Share Your College’s Innovative Solutions for Hunger Relief

From the League
Innovation Showcase

Almost half of U.S. community college students responding to the #RealCollege survey conducted by The Hope Center for College, Community and Justice indicated that they had experienced food insecurity within the 30 days before completing the survey (Goldrick-Rab et al., 2019). In response, an increasing number of community colleges are working to eliminate food insecurity for students and their families. Through programs such as on-campus food pantries, community gardens, farmers’ markets, and food scholarships, colleges are finding solutions for students and, in some cases, staff who are experiencing food insecurity.

As part of the League for Innovation in the Community College’s Innovative Solutions for Hunger Relief and Health Eating Project, we invite you to share your college’s approaches to reducing food insecurity in a contribution to our blog. See submission criteria and instructions here.

Innovative Solutions for Hunger Relief and Student Success Project

To help community colleges reduce food insecurity for students and their families in sustainable ways that foster student retention, persistence, and success, the League launched a two-year project, “Innovative Solutions for Hunger Relief and Student Success.” The League is working with two community colleges serving rural, economically distressed areas to develop effective, innovative models for hunger relief that can be adopted or adapted by community colleges and other institutions.

As part of the project, staff, students, and community members at Northeast Texas Community College and West Kentucky Community and Technical College have been trained in Innovation Engineering, a proven systems approach to innovation created by Eureka! Ranch. Eureka! Ranch conducted the training and is coaching the colleges’ project teams as they identify and develop effective solutions through Innovation Engineering’s use of Fast Fail and Plan-Do-Study-Act processes.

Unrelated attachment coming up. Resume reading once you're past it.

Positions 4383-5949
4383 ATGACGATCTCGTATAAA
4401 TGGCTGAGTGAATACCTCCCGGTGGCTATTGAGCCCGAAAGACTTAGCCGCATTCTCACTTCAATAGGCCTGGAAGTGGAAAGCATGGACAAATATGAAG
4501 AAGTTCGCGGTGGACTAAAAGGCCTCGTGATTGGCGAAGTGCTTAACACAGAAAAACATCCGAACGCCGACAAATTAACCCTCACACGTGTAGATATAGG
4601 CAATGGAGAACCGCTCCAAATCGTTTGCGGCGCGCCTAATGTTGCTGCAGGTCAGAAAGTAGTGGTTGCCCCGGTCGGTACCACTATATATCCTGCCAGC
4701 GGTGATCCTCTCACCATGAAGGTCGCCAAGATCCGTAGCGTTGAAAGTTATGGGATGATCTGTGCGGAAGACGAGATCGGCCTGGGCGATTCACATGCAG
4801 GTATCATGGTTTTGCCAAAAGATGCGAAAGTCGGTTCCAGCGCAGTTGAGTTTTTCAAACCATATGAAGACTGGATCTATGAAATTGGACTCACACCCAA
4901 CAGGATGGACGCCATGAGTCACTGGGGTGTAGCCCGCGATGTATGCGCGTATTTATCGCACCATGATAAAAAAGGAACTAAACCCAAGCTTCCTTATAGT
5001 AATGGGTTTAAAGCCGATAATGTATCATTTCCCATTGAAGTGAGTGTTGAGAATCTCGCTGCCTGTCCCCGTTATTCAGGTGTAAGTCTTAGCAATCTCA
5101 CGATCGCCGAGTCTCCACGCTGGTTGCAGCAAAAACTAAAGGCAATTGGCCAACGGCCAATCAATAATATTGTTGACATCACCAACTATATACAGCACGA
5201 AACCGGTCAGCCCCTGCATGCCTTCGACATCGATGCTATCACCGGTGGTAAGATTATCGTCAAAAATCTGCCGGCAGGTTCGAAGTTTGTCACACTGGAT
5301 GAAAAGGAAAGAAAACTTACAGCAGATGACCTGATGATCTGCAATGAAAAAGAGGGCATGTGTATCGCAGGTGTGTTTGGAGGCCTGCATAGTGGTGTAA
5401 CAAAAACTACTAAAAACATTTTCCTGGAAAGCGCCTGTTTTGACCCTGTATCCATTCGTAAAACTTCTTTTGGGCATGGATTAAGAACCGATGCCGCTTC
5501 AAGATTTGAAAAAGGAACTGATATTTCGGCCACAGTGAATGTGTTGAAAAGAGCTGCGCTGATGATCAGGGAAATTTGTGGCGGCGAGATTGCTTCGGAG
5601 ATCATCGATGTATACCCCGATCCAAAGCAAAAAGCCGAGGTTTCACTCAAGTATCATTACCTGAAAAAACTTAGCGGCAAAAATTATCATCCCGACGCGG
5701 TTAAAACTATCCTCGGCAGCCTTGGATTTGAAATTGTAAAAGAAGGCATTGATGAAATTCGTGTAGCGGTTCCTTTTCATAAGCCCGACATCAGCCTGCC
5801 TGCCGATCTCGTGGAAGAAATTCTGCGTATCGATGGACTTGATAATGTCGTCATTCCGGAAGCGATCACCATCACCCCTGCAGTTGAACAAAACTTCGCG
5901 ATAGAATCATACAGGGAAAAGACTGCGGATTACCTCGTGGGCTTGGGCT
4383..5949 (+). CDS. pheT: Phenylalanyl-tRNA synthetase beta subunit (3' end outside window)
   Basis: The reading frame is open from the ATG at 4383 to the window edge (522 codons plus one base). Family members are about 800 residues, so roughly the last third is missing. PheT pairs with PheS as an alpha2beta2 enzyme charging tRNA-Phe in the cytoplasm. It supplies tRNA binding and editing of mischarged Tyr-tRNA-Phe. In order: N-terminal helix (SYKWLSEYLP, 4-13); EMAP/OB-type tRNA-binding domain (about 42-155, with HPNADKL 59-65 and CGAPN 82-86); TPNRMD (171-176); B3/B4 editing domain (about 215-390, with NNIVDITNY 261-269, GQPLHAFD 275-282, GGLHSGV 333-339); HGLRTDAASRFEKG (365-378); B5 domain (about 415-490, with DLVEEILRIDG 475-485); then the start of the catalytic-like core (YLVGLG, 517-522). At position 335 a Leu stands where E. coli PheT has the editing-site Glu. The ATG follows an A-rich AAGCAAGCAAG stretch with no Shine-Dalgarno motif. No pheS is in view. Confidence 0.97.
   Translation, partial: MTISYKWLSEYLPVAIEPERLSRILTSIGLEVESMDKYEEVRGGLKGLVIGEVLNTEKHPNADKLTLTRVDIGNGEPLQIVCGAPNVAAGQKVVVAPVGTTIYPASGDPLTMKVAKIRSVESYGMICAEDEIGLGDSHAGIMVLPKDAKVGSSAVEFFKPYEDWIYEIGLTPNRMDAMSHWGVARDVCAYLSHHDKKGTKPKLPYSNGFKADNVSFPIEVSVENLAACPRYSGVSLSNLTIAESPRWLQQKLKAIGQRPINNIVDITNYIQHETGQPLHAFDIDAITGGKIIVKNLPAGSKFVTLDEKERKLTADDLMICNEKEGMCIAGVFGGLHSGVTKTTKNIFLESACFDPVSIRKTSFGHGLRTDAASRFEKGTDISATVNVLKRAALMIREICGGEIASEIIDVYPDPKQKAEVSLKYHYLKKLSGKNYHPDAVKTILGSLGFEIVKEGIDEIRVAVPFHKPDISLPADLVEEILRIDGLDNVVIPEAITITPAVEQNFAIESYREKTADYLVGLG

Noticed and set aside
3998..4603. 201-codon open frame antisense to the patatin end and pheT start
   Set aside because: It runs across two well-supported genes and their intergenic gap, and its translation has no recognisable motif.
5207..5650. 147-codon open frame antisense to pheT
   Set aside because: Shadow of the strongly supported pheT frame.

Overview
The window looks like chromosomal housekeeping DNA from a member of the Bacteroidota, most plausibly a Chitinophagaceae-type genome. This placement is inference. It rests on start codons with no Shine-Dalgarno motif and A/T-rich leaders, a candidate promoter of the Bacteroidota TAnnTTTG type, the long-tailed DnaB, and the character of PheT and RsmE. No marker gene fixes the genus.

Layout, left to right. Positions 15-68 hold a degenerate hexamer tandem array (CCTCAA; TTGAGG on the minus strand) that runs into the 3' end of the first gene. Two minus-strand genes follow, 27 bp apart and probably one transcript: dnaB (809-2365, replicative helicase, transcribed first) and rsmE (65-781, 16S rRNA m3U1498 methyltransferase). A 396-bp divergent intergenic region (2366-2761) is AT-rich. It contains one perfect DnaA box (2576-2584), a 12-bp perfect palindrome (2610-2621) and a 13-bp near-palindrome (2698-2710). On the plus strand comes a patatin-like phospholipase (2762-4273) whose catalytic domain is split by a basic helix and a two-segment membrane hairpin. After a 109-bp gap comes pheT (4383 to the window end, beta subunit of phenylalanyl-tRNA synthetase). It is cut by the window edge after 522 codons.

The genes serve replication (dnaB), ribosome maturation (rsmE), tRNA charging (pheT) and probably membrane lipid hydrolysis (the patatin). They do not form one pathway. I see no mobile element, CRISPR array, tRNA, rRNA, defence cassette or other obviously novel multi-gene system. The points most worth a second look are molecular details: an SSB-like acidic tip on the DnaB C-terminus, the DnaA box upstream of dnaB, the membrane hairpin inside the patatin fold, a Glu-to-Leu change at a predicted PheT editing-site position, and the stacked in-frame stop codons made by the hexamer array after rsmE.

Ultimately, this process looks at the food insecurity problem not in isolation, but in the context of a larger ecosystem and ways it can better support the basic needs of its population.

The Hope Center for College, Community and Justice, located at Temple University and directed by Dr. Sara Goldrick-Rab, is providing pre- and post-assessments of the scope of need among students and their families at the participating colleges.


Goldrick-Rab, S., Baker-Smith, C., Coca, V., Looker, E., & Williams, T. (2019). College and University Basic Needs Insecurity: A National #RealCollege Survey Report.